How could COVID-19 affect our taxes?

Speculation on tax changes dominates the news at present. Our clients are wondering how tax changes could affect them and what they might need to do to prepare. Nothing is certain at this stage but here are some of the areas where we might see change, other areas where change is much less likely.There has been talk of taxing residential house price growth, but we expect this would be a very unpopular move. This is because inheritance tax already targets residential house price growth as, for most people, their house is their largest asset. 

Another area where we could see change is pensions tax relief – particularly for high earners. However, fears that cuts to pension tax relief may discourage saving means any changes in this area are likely to affect a very small group of higher earners

What about inheritance tax? One of the Conservative’s manifesto pledges was that a couple (married/civil partnerships) should be able to pass on £1m without their children having to pay IHT. This is now in place through the use of two nil rate bands of £325,000 each and the residential nil rate band of £175,000 each.

However, IHT is still not safe from further changes. Although IHT generated a record £5.2bn in tax receipts in 2018/19, receipts slipped 4% last year. This fall might encourage further tinkering to ensure receipts keep climbing. IHT is certainly an area to watch.

The UK’s corporation tax rate is lower than many other advanced countries in Europe. This relatively low rate has made the UK an attractive and competitive place for foreign companies to do business. The Government may feel that there is room to raise the rate, but it would damage our post Brexit credentials as a good place for foreign companies to locate.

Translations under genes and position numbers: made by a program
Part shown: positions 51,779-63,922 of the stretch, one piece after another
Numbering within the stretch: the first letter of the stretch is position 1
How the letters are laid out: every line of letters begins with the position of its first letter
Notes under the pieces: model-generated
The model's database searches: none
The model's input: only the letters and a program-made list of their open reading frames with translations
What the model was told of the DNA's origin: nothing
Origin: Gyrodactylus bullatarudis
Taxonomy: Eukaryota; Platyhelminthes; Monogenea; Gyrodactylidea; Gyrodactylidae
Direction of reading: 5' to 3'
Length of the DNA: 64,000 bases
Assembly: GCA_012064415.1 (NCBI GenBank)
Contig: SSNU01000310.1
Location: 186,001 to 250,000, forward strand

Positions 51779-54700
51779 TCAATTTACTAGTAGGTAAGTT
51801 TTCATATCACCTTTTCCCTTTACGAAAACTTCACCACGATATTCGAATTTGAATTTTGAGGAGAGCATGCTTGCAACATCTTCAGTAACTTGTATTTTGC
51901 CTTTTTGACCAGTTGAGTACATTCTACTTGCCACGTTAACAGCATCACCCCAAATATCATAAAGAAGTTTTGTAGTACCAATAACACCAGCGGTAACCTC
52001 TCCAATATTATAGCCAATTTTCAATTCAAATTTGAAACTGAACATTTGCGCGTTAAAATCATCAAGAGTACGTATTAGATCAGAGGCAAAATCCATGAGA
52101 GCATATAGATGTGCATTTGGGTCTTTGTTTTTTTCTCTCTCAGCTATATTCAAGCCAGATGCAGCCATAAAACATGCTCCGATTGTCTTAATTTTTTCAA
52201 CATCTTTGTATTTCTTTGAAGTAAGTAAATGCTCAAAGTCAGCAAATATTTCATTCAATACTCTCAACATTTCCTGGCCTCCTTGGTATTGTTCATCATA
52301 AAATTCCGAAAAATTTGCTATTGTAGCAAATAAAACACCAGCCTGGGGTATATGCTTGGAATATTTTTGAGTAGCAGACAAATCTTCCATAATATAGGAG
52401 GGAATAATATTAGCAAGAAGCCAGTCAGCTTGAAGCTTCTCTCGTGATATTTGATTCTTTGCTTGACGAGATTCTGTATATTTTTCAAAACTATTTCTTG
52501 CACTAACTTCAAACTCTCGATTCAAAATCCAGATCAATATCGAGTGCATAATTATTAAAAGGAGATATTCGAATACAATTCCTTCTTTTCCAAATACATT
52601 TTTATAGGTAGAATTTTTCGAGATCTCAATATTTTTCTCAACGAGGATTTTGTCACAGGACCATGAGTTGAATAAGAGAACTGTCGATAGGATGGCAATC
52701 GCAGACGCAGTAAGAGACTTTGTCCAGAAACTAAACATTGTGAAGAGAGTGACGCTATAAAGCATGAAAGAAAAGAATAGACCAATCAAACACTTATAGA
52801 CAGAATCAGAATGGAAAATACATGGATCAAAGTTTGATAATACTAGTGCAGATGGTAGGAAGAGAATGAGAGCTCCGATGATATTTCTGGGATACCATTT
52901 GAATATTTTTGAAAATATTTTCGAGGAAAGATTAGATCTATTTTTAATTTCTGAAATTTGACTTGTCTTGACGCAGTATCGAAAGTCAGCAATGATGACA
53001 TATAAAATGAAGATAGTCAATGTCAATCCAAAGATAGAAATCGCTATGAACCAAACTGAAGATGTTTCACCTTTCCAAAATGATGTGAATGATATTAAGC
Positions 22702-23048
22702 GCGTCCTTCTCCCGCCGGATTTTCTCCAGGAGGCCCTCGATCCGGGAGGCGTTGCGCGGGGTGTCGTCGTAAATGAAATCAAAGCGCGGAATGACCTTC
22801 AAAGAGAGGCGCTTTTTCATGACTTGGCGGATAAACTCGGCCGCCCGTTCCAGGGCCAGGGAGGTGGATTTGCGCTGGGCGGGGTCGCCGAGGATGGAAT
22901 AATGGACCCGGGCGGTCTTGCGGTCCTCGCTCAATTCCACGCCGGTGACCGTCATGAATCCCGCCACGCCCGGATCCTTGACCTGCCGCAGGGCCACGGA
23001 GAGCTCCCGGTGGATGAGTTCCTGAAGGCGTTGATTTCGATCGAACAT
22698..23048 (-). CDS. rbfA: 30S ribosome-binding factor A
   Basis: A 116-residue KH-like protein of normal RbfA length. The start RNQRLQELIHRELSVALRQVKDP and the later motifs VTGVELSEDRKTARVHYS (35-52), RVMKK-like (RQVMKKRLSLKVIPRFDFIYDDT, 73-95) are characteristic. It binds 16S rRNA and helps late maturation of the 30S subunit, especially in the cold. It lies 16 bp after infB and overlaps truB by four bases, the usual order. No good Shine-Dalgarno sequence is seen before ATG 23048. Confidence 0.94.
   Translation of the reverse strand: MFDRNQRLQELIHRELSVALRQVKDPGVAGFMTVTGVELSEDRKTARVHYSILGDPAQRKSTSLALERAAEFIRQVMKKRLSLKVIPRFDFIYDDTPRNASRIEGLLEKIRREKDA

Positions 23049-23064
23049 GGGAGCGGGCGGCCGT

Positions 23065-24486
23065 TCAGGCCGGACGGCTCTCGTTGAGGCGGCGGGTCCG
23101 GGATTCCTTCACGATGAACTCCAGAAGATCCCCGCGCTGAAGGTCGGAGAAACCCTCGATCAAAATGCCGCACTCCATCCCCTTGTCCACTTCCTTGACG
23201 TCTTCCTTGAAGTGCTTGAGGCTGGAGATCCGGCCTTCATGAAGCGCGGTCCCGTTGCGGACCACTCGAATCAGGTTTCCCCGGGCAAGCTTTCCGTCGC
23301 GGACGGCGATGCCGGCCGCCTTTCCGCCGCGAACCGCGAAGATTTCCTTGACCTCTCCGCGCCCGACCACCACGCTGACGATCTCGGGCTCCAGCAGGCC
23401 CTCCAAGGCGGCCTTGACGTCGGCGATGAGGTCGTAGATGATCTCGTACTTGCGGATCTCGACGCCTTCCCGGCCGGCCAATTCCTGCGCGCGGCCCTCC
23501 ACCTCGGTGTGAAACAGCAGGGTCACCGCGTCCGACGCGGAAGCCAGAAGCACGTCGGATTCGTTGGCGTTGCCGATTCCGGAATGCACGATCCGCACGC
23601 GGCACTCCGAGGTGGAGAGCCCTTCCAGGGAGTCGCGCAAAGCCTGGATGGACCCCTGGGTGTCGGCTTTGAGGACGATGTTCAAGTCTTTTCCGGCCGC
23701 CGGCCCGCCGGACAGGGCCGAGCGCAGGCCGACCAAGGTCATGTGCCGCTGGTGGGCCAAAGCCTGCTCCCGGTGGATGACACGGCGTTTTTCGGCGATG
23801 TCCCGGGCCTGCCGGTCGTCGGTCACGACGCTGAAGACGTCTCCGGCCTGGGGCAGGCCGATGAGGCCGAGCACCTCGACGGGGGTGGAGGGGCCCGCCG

What about the fuel pump? Changes to fuel tax are unlikely to have an immediate impact if many people are using cars less due to increased homeworking, so this might be more palatable. There are also emission targets to reach and encouraging petrol/diesel owners to move across to electric may be a motive here.

Capital gains tax could be raised, so the tax on shares is in line with that charged on property gains. Alternatively, Rishi Sunak may even raise both, so they are at the same rates as income tax.

Income tax may also be targeted, we have been at 20% and 40% since 2008/09. The 50% rate lasted three years between 2010/11 – 2012/13 when it was replaced thereafter with a 45% rate. Research has shown that small increases to headline rates, such as income tax would generate the largest increase in tax revenue for the government.

So, what should you do with this information?

Take your time. You could end up worse off by attempting to pre-empt an announcement and paying tax later is preferable to paying tax now. It is also important to keep in mind that anything could change, so maintain a close eye on the latest updates.

We have every reason to hope that the COVID-19 bill will be spread over a long timeframe, rather than seeing any abrupt tax lifts, so that the economy has time to recover.

If you are concerned about how any changes may impact your personal circumstances, get in touch and we will help you consider your options.


  • Bowmore Financial Planning Ltd is authorised and regulated by the FCA
  • The Financial Conduct Authority does not regulate Estate Planning or Inheritance Tax Planning
  • Bowmore Financial Planning is not regulated to provide tax advice.

More stories

10 May 2023 News

Quick guide to school fees planning

25 Apr 2023 News

What is the best investment for a cash lump sum?


Get in